An underwater world

Fish, amphibians and aquatic plants

“A lake which has an inexhaustible supply of trout” was how cartographer Philipp Apian described the Großer Arbersee as early as around 1550.

But fish have not always thrived in the Großer Arbersee. Acid deposition in the 1970s increased the water acidity to pH values of around 4.6–5.1. Fish were not able to survive in this environment. Today, conditions are much better, and the lake is now home to many brook trout, which were introduced to Europe in 1884.

The water in the Arbersee was not always as clear as it is today. In the past, the bottom of the lake was barely visible, even from the shoreline. The clearer water is also a result of acid deposition and precipitation of dark-brown clouding humic substances by heavy metals. The humic substances which leach from pine needles naturally tint all the waters in the Bavarian Forest a dark brown colour.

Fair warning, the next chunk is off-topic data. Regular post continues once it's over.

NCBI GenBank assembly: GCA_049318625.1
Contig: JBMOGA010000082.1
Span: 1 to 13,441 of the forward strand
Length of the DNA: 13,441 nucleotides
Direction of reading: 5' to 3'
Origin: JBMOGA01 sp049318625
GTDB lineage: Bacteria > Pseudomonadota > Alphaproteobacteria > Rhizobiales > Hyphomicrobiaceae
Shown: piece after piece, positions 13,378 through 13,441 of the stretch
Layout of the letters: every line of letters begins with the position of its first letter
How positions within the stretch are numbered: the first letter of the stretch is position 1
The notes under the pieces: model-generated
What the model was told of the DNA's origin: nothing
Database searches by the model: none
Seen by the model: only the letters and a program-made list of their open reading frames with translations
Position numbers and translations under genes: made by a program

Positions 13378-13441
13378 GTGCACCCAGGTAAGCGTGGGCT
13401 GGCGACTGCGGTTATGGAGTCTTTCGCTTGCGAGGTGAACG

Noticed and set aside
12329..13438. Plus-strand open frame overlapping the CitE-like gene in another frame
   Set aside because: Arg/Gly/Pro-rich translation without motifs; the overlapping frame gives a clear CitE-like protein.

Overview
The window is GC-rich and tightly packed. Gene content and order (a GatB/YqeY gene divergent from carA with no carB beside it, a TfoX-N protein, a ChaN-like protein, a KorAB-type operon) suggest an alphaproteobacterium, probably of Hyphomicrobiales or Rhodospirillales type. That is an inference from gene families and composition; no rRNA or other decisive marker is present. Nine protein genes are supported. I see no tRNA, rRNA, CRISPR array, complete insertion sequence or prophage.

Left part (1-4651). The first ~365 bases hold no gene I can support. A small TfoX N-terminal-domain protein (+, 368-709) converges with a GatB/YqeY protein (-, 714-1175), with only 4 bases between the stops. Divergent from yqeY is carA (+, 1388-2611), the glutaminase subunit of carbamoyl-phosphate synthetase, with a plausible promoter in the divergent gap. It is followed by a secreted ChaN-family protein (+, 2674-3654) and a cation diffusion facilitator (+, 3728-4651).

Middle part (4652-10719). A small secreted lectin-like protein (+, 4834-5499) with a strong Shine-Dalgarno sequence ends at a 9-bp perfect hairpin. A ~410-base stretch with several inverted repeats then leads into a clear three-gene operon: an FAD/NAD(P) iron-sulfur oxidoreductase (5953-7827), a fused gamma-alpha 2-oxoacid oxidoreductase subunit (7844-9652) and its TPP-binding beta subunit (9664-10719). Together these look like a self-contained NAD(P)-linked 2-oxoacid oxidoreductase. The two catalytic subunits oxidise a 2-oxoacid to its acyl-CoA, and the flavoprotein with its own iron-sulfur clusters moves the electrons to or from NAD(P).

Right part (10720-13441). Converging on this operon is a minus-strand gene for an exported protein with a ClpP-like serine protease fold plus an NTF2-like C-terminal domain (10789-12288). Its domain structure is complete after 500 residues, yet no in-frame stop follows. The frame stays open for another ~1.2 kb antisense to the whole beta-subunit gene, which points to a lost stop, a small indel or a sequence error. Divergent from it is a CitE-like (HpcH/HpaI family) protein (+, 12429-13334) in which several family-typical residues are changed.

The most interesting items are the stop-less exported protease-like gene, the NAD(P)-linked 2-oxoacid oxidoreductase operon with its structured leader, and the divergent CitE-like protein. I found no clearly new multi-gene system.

Familiar and unknown

Some other species occurring in the Großer Arbersee are hidden away here. Do you know what they are and what their special features are?

Yellow Waterlily

I have large, round floating and underwater leaves. In summer, I produce beautiful yellow flowers. Even though I grow in the Großer Arbersee, my name is not Lake Lily. Do you know what I am?

Lesser Bladderwort

I catch small aquatic creatures with my bladder-like traps, but I am still a plant. My scientific name is Utricularia minor. Yes, I am really small and inconspicuous, but very rarely found in the Bavarian Forest.

European otter

Because I have between 50,000 and 80,000 hairs per square centimetre, I don’t feel the cold in the frigid water of the Arbersee. My agile, streamlined body means I am unstoppable in the water when I hunt fish. Do you know what I am?

Grass frog

In spring, I sometimes come out of the damp forest in the hundreds. Even though the Großer Arbersee is still mostly frozen, I spawn and croak a lot. I first emerge as a tadpole and then transform into a tiny froglet. OK, who am I?

A guest from North America!

Here on the Geigenbach, brook trout swim to the gravel banks to spawn. When you cross the Geigenbach, watch carefully what is happening below the water’s surface. From the bridge, can you see a fish with a red-orange belly? What is its name?